Happy New Year and welcome again to 2021. The ball dropped Thursday night in an empty Times Square, which we have never seen before on New Year’s Eve, and as much as we are excited to start a new year, we were probably more excited to end the old one. But while 2020 is officially behind us, we are a long way from being done with the effects of it. Yes, hope is on the horizon. Vaccines are being distributed. But caution is still needed. From the first injection a person is not fully protected from the coronavirus until 1-2 weeks after the second vaccination, roughly a 5 week period. So in the words of the Surgeon General of the United States, Vice-Admiral Jerome Adams, who is an IU Medicine graduate! we need to keep practicing the four W’s: Wear mask, wash hands, Watch our distance, and Wait to gather!
So 2020 will continue to be with us for a while. And one of the hangovers of 2020, which is probably a bad analogy to use on the first Sunday of the new year, but, a carryover is our timidity; timidity to plan. One of the side affects of the pandemic has been apprehension. We’ve learned to qualify our plans and expectations with statements like: “If things don’t change,” “if new restrictions aren’t imposed,” “if…” We’ve come to use “if” a lot.
Our oldest daughter, Julie, and her fiancé, Christian, faced the challenge of planning a wedding in 2020. At first they hoped they could have something in the fall, perhaps in Colorado allowing family and their friends in California to attend, but surges in the summer changed that. SO they planned a smaller, family wedding for New Year’s Eve, but the surge after Thanksgiving changed that. Now they are looking at August, but still wondering, “Will it be okay by then? Will people be willing to travel?”
So many of you have faced these same issues this past year. You understand what it means to think conditionally, “if things don’t change,” “if we are able…” And it can leave us feeling like 2020 rocked us with an uncertainty that says, “nothing is for sure anymore.” An article by the BBC points out that when we go for long without being able to plan and know what we can look forward to, creates anxiety and can lead to depression. That’s why it’s important to anticipate. To look beyond the ifs and focus on what we know we are going to do. Forbes Magazine even offered this advice, that rather than thinking about how Covid 19 has changed life, this is the time to think about what has not changed.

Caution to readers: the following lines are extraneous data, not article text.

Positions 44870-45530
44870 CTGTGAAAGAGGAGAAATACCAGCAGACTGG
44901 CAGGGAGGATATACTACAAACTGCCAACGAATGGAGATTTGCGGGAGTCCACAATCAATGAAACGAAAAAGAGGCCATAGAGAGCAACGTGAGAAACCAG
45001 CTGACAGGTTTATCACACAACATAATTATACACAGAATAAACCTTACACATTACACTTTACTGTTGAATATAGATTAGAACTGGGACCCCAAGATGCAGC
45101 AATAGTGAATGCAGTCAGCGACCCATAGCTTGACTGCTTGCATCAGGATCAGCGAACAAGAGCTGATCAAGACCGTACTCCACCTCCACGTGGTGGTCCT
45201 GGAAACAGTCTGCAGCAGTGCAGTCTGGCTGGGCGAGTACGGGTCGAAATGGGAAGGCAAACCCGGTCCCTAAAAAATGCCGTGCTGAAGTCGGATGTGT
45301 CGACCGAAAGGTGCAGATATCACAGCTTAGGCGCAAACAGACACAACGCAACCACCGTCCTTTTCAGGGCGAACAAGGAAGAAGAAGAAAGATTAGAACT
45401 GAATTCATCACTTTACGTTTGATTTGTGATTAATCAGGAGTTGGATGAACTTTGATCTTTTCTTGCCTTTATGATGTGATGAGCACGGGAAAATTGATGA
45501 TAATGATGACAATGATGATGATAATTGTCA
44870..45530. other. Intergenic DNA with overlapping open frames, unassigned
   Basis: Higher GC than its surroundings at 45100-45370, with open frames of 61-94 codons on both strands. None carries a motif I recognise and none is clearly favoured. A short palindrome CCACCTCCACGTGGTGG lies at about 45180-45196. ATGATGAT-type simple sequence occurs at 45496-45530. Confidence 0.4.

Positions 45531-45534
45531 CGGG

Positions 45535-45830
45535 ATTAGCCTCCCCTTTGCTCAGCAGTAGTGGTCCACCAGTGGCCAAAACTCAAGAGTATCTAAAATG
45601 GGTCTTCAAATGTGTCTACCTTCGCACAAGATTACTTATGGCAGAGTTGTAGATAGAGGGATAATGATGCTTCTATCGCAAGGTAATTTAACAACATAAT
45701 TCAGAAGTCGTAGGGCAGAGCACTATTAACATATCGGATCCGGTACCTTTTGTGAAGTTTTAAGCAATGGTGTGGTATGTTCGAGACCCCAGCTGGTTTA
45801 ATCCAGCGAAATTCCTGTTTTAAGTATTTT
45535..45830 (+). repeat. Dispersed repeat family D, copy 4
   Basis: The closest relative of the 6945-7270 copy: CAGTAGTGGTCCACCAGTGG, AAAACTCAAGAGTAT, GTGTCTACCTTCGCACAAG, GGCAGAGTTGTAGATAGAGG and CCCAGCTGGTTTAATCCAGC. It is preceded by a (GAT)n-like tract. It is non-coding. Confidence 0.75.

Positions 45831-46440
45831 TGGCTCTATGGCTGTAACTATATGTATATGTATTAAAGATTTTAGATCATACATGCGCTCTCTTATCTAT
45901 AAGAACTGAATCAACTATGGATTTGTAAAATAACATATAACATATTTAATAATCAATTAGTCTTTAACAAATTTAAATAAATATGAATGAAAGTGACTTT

So we begin today a series to start 2021 thinking about what we can count on in St. Luke’s this year; who we are going to be; and the ways we are going to live out our mission no matter what changes around us. This series is called Becoming: Who We Are Meant to Be, and we start today focusing on becoming connected again! In 2021 we are going to be a church that helps people grow stronger in their faith and in relationship with each other. Those two go hand in hand. We grow closer to God through community. That’s not to say you can’t grow closer to God without community, but we don’t grow as close to God as when we are connected to each other. If we are to become who we are meant to be, then we must have relationships that deepen our spiritual growth.
In the Gospel of John Jesus uses an important image to illustrate this truth. It is one of the “I AM” sayings in John, statements that begin with Jesus saying “I am” and then using a symbol for his relationship to us our ours to each other. So John 15 begins with Jesus saying, “I am the true (or the real) vine.”
This image is rich with symbolism. First, the grapevine represented the nation of Israel, God’s desire to have a people through whom God works. (pic) In Jesus’ day the entrance to the temple was outlined with a vine and grape clusters covered in gold. You can see by this model, how big it was in comparison to human figures. They say the individual grapes were the size of a person’s head. Jesus uses an image people knew well, one that represented their relationship with God. Jesus claims to be that vine.
Then he says “My father is the vinedresser” who prunes the vine. Any gardener understands the importance of pruning, getting rid of dead branches and cutting back new shoots. If you don’t prune a plant, it will never produce fruit as it should or could. The object is not just to grow, it’s to be effective.
So if you want to be effective in 2021, if you want to grow spiritually, a good question to consider is: what might God want to prune in your life? Are there things that are no longer productive and it’s time to release them? Are there things that weigh you down, that are dead and its time to get rid of them: negativity? Complaint? Criticism? Are there relationships weighing you down? Their influence on you is not helpful. And to be your healthiest, you need to break away? The hardest things to prune are those that were once rich and meaningful but they aren’t anymore.
And the next hardest things to prune are those that are healthy and growing, but its just too much? You can’t do everything? You have to choose where to focus your energy and resources and let go of the rest. What are the important places you believe God wants you to invest your primary energy?
What might God want to prune in your life? That could be a whole sermon on its own, but Jesus continues: “I am the vine, you are the branches, those who abide in me and I in them bear much fruit…” This image holds the secret to spiritual vitality and what it means to be church. Let me point out two things.